Experiences of Thai-Muslim patients regarding inconsistent antiretroviral therapy adherence: An exploratory descriptive qualitative study

Pajongsil Perngmark, Oatcharaphon Sahawiriyasin, Eleanor Holroyd

Research output: Contribution to journalArticlepeer-review


Background: Antiretroviral therapy (ART) has played a crucial role in saving countless lives of patients with HIV/AIDS across the world. However, despite its effectiveness, ART adherence still falls short globally, and non-adherence remains the primary cause of treatment failure. In the rural areas of southern Thailand, where the population is predominantly conservative Muslims, there has been an observed increase in ART non-adherence. Objective: This study aimed to explore experiences of inconsistent ART adherence among Thai-Muslim patients with HIV/AIDS (PWHAs) in southern Thailand. In addition, the perspectives of healthcare providers were also sought. Methods: Data were collected by conducting semi-structured in-depth interviews with ten Thai-Muslim PWHAs and five healthcare providers at a Voluntary Counseling-and-Testing Clinic. A content analysis approach was utilized to analyze the data. Results: Inconsistent ART adherence was reported. Religion/spiritual imperatives, forgetfulness, inadequate knowledge (of drug side effects and drug regime), misunderstandings (about being symptom-free and feeling well), boredom from long-term drug-taking regimes, as well as poor transportation and lack of family support (arising from non-disclosure of one’s HIV-serostatus due to HIV stigma) were emergent themes derived from the interviews with Thai-Muslim PWHAs. The healthcare providers’ interview data revealed their need for the integration of Islamic beliefs to provide better care. Conclusion: It is essential for healthcare teams to work collaboratively with patients’ religious beliefs to enhance ART adherence. Clinical nurses can contribute to the promotion of HIV-care services by integrating Islamic beliefs and Muslim culture into their practice, thus increasing patients' knowledge and motivation for ART adherence. This could entail utilizing Islamic prayer rituals as drug reminders, elaborating on Islamic moral beliefs concerning sickness and healing, and integrating the cultural imperatives of self-care in the Muslim community into ongoing care delivery. Cross-cultural nursing education and specialized training in HIV care should incorporate knowledge about Islamic and Muslim cultural beliefs.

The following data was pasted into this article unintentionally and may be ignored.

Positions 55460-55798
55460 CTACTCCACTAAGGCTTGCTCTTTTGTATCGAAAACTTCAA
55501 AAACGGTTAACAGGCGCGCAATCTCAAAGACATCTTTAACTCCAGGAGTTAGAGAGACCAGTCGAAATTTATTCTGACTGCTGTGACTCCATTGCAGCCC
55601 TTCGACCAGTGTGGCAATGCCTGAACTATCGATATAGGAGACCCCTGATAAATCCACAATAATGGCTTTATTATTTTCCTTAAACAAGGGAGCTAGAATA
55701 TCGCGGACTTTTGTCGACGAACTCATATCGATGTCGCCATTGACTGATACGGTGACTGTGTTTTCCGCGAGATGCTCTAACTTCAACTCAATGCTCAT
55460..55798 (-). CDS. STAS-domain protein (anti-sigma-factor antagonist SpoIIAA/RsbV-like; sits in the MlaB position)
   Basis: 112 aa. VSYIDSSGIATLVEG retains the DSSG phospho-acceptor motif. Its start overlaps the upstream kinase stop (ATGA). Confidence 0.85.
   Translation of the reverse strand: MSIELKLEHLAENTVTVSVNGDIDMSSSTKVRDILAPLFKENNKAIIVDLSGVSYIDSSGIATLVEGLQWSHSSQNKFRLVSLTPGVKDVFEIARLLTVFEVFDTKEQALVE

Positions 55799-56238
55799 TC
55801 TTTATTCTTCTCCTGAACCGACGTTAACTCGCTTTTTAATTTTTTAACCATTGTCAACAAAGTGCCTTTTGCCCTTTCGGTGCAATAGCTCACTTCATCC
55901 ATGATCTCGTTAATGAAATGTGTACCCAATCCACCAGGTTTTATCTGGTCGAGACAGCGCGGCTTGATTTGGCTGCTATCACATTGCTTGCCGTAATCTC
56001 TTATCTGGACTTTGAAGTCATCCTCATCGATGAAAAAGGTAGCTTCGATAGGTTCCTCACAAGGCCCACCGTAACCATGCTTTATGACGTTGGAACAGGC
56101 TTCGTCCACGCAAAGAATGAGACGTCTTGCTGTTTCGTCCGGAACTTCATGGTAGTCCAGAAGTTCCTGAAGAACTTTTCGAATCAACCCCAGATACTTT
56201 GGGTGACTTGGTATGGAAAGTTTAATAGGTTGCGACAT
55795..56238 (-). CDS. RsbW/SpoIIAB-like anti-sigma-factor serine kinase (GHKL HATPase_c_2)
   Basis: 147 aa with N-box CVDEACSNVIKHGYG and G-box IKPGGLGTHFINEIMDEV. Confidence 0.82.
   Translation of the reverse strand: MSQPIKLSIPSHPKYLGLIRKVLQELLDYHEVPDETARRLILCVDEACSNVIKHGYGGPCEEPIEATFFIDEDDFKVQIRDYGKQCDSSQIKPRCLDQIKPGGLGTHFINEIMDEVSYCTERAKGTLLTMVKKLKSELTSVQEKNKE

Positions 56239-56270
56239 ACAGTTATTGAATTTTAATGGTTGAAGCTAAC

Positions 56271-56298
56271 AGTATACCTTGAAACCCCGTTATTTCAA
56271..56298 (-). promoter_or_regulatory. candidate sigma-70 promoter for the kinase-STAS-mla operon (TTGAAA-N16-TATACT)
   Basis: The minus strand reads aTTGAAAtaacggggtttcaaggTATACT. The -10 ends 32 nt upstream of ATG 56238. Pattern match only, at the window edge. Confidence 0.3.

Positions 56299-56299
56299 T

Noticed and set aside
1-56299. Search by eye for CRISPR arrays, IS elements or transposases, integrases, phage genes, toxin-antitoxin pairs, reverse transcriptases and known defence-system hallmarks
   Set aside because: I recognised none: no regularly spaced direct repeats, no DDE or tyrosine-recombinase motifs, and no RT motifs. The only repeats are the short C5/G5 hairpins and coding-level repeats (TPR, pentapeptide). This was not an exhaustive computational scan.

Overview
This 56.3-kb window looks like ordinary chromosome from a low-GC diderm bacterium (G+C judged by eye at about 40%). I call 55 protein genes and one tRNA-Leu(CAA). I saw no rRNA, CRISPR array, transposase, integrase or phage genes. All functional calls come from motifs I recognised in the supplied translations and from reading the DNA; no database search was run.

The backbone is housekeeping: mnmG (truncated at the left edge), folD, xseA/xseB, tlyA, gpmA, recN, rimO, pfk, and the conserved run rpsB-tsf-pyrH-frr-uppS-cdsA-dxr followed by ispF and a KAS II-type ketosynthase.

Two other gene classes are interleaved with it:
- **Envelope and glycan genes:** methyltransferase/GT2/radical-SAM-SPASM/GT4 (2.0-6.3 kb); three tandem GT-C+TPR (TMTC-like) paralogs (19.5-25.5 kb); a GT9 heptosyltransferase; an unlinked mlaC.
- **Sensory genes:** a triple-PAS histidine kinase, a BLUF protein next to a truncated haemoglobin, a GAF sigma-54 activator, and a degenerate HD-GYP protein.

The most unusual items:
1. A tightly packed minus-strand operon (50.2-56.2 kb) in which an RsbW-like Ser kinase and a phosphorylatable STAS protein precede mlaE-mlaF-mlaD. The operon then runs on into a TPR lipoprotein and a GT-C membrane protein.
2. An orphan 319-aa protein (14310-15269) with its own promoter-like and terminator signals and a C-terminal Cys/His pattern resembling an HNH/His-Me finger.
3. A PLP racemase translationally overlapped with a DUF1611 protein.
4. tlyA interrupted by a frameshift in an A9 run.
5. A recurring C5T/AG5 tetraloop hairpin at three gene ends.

Original languageEnglish
Pages (from-to)253-261
Number of pages9
JournalBelitung Nursing Journal
Issue number3
Publication statusPublished - May 2023
Externally publishedYes


  • Islam
  • antiretroviral therapy
  • health personnel
  • medication adherence


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